Despite the exceptionally warm afternoon, the auditorium in Kabul was packed; young Afghans, mostly girls, filled even the narrow steps by the aisles, craning to see Shaista Waiz: the first female civilian pilot of Afghan origin.
Waiz is the first Afghan woman to attempt to fly solo around the world. She started in Florida on 13 May and has, so far, made it to 11 destinations. She has 24 more stops in store before arriving back in Florida in September on her 2001 Beechcraft Bonanza A36.
Although born in Afghanistan, Waiz is a refugee who escaped the war against the Soviets 30 years ago and was raised in the United States.
“Kabul wasn’t listed on my travel itinerary, but I always planned to come to Afghanistan,” she told The Independent. “I couldn’t fly the aeroplane here because of the high elevation, but I really wanted to see Afghanistan so I left the plane in Dubai and took a commercial flight here. I had to come one way or another.”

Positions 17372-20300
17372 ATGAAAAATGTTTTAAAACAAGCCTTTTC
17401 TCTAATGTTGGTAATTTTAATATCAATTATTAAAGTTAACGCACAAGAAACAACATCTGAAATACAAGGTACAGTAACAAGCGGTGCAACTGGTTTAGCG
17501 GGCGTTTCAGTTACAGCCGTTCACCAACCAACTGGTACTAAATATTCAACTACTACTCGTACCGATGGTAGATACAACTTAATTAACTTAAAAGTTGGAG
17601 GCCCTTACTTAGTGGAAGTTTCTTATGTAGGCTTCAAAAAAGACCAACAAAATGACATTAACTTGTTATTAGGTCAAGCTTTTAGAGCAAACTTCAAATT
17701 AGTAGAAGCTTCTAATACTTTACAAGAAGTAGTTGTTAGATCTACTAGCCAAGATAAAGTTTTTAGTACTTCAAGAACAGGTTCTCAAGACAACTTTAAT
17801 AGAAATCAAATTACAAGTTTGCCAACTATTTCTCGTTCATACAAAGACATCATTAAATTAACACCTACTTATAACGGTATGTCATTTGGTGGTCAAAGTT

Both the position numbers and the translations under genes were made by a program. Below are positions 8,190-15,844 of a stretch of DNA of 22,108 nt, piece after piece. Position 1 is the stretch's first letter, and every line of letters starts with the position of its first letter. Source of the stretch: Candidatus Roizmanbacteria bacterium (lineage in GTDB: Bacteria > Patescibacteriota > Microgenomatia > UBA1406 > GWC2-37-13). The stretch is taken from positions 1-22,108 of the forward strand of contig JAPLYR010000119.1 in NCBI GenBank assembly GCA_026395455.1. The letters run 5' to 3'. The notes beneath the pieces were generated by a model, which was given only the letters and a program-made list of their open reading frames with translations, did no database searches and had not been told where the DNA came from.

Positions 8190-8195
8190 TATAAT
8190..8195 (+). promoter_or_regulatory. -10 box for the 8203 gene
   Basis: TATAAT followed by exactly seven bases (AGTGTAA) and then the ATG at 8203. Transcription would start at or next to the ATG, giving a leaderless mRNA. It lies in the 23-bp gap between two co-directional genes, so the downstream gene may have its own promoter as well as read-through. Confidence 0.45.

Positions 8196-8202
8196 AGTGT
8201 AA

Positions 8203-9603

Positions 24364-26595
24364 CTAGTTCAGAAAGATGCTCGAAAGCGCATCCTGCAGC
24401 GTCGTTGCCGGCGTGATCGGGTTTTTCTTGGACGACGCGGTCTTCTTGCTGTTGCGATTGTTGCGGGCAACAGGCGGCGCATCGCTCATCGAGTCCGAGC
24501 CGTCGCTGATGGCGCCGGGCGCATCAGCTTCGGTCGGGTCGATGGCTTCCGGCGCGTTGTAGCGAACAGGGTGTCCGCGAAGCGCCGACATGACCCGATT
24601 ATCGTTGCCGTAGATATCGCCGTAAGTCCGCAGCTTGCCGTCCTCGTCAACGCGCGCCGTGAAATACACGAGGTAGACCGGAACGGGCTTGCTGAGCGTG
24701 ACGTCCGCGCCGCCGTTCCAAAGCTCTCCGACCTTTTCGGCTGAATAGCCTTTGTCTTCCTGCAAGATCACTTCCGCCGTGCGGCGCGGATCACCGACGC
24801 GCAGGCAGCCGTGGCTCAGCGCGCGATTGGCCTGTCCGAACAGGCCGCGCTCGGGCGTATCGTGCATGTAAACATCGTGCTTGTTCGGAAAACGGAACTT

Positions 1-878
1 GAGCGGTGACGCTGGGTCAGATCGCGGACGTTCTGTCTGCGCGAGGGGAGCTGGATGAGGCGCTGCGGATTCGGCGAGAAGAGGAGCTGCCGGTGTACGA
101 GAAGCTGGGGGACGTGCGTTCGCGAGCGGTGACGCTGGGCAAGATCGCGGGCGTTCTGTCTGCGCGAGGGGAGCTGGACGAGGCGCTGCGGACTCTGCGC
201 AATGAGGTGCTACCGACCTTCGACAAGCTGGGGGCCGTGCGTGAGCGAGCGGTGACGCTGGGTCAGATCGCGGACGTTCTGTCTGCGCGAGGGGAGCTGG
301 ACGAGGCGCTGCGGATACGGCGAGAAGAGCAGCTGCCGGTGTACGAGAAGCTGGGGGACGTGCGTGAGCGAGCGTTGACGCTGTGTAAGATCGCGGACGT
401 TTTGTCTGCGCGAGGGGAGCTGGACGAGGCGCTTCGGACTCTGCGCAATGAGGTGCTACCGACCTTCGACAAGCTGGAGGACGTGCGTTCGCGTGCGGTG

Waiz is something of a celebrity in Afghanistan – perhaps even a heroine, especially for the young girls who aspire to higher goals in a society that continues to remain largely patriarchal and conservative.
Earlier, teenagers had jumped up excitedly when they spotted Waiz outside the auditorium. Some brought her flowers; others just wanted to shake her hand and kiss her cheeks. “I’m just like you guys,” she told the room – first in Pashto, then in Dari, then reiterating it in English. “If I could do it, so can you.”
Read full story on The Independent UK